But then Wifey’s health issues really began to overwhelm us a bit. In April she was no longer able to work, and shortly afterwards she started having seizures – with the added bonus that she’d sometimes quit breathing or have an asthma attack during the episode. It was very clear that it wasn’t feasible for me to be away from home very often or very long as we needed someone to come and watch Wifey whilst I was gone. It didn’t take me long to come to the conclusion that we couldn’t book any more photography. “We’ll honor our commitments and do the shoots we already have booked,” I said. “I’ll keep all the archives and my website and whatnot so our customers can still get in touch with me if they need to. But I’m going to quit booking new shoots.” I felt bad – I was hoping to have more work for the HippieChicks as we’d just got everyone trained and had our workflow hammered out, but they understood.

Last summer we were still very busy with wedding shoots as well as just a few smaller shoots that had been booked in advance. Both Sara and I felt a sense of relief when we finished the season last fall. We both truly enjoy photography, but I was trying to adjust to my new role as Wifey’s caretaker, and Sara was a bit overworked and needed a bit of a break. I e-mailed her this spring, “We just have two weddings this summer that were booked in 2016. It’ll be fun to do those – I’m looking forward to them! It will be odd, though, when we’re done… We’ve been doing this so long it’s hard to imagine not having a shoot on the calendar.”

We did one wedding shoot about six weeks ago. This weekend is our last shoot.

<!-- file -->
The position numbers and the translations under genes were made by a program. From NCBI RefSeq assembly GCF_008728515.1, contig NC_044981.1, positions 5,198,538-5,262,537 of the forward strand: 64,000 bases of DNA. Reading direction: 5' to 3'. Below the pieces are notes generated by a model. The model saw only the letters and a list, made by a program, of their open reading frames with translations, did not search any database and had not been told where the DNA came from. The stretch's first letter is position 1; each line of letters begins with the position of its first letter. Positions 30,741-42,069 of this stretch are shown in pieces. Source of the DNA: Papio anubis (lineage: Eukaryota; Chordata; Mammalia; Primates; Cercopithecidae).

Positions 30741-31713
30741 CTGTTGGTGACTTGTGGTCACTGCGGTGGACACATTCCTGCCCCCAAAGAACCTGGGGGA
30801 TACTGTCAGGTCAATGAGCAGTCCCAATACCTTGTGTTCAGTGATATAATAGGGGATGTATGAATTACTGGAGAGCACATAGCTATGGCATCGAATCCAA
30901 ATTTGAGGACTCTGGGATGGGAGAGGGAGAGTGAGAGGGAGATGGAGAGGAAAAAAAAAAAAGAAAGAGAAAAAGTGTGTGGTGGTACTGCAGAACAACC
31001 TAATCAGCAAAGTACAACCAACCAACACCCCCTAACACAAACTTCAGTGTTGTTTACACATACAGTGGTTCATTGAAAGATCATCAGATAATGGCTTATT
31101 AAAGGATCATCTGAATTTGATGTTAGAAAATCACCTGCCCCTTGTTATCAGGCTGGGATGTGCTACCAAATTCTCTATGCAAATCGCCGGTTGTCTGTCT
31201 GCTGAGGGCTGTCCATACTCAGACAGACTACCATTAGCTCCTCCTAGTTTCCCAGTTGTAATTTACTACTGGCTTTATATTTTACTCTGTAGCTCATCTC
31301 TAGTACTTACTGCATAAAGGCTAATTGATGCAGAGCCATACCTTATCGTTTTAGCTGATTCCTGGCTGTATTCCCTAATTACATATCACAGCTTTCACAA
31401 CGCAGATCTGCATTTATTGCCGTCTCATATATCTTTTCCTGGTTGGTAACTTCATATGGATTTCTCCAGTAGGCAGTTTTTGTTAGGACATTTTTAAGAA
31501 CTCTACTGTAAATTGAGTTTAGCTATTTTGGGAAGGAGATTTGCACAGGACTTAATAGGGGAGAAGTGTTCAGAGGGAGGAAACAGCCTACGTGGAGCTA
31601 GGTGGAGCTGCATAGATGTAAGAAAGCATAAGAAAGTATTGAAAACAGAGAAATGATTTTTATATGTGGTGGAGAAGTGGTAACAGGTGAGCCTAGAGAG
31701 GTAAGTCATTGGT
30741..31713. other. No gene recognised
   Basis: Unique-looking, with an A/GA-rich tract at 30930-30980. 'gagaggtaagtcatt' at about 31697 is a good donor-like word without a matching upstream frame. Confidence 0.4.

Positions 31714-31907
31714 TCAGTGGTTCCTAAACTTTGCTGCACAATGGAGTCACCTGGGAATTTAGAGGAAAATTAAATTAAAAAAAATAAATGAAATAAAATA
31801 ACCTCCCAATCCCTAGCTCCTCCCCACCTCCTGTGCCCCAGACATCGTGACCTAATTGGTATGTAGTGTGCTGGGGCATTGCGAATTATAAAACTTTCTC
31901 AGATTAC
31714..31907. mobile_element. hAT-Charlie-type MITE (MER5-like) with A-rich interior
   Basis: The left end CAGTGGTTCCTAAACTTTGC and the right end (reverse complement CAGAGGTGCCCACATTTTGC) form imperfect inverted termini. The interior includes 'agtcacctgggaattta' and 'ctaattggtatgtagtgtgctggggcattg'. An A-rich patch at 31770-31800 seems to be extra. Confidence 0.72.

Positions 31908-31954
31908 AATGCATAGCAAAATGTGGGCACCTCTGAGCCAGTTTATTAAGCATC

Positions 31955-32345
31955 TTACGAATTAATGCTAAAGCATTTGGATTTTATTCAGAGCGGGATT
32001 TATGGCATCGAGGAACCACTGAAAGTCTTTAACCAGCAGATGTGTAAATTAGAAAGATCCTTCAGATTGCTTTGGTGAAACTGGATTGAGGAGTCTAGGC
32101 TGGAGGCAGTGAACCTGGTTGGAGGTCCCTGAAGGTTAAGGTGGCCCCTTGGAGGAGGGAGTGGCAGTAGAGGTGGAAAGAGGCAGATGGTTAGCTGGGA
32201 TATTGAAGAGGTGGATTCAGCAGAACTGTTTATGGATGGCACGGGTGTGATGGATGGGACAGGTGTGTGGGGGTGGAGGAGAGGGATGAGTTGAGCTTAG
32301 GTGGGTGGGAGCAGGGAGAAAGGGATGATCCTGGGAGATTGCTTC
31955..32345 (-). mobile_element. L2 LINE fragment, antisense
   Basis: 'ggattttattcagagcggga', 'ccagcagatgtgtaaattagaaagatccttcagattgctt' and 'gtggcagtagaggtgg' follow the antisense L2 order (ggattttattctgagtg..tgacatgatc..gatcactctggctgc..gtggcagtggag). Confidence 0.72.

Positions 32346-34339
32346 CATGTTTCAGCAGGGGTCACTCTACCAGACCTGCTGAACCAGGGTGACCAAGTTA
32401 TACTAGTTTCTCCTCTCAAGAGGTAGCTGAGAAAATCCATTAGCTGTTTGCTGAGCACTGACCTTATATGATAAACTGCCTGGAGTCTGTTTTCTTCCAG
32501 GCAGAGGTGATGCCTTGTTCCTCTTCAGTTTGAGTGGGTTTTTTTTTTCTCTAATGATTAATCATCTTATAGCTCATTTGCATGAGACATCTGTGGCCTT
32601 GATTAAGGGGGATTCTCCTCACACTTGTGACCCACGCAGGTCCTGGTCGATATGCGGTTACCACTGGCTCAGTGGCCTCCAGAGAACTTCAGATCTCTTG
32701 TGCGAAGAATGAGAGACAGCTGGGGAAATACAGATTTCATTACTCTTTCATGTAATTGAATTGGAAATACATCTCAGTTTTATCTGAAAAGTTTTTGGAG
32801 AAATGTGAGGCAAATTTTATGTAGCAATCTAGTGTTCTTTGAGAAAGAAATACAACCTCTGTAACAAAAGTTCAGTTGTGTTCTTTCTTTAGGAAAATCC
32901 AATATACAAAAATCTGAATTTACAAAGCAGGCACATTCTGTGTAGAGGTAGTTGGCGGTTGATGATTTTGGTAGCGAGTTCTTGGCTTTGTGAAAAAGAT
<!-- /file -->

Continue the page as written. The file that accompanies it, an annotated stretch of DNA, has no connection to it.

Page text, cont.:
I’ve had folks we did wedding photos for call us years later to take photos of their children, we’ve done senior photos for awkward 17-year-olds who called us years later as confident adults to do their wedding photos… We’ve had the opportunity to travel a bit, doing shoots in Des Moines, up north of Sioux Falls, at the lakes. It means a lot to me that I’ve remained friends with quite a few of my customers through Facebook and other channels – I like the thought that we’re not just hired photographers, but friends. I have absolutely no idea how many photo shoots we’ve done in the past decade, but it’s a lot. And whenever I trip over old photos on my computer it brings back so many good memories of the shoot, meeting the people, all the goofy things that happened during the shoot (and there are always goofy things happening), it all comes back in a flash.

So, tomorrow I’ll charge up my batteries, pack all my cameras and lenses up, load the lights in the car, set out my suit ‘n tie out one last time… And on Sunday I’ll unpack it all and put it away. I have a space ready in the basement where I can set up my lights and do macro and hobby photography and store the rest of my gear. But it will be strange not to have three cameras and two tripods in my office, memory cards scattered on my desk, battery chargers filling every spare outlet in the room, invoices and contracts filling my little filing cabinet, six external hard drives full of photos whirring away on my desk.

I’ll miss it.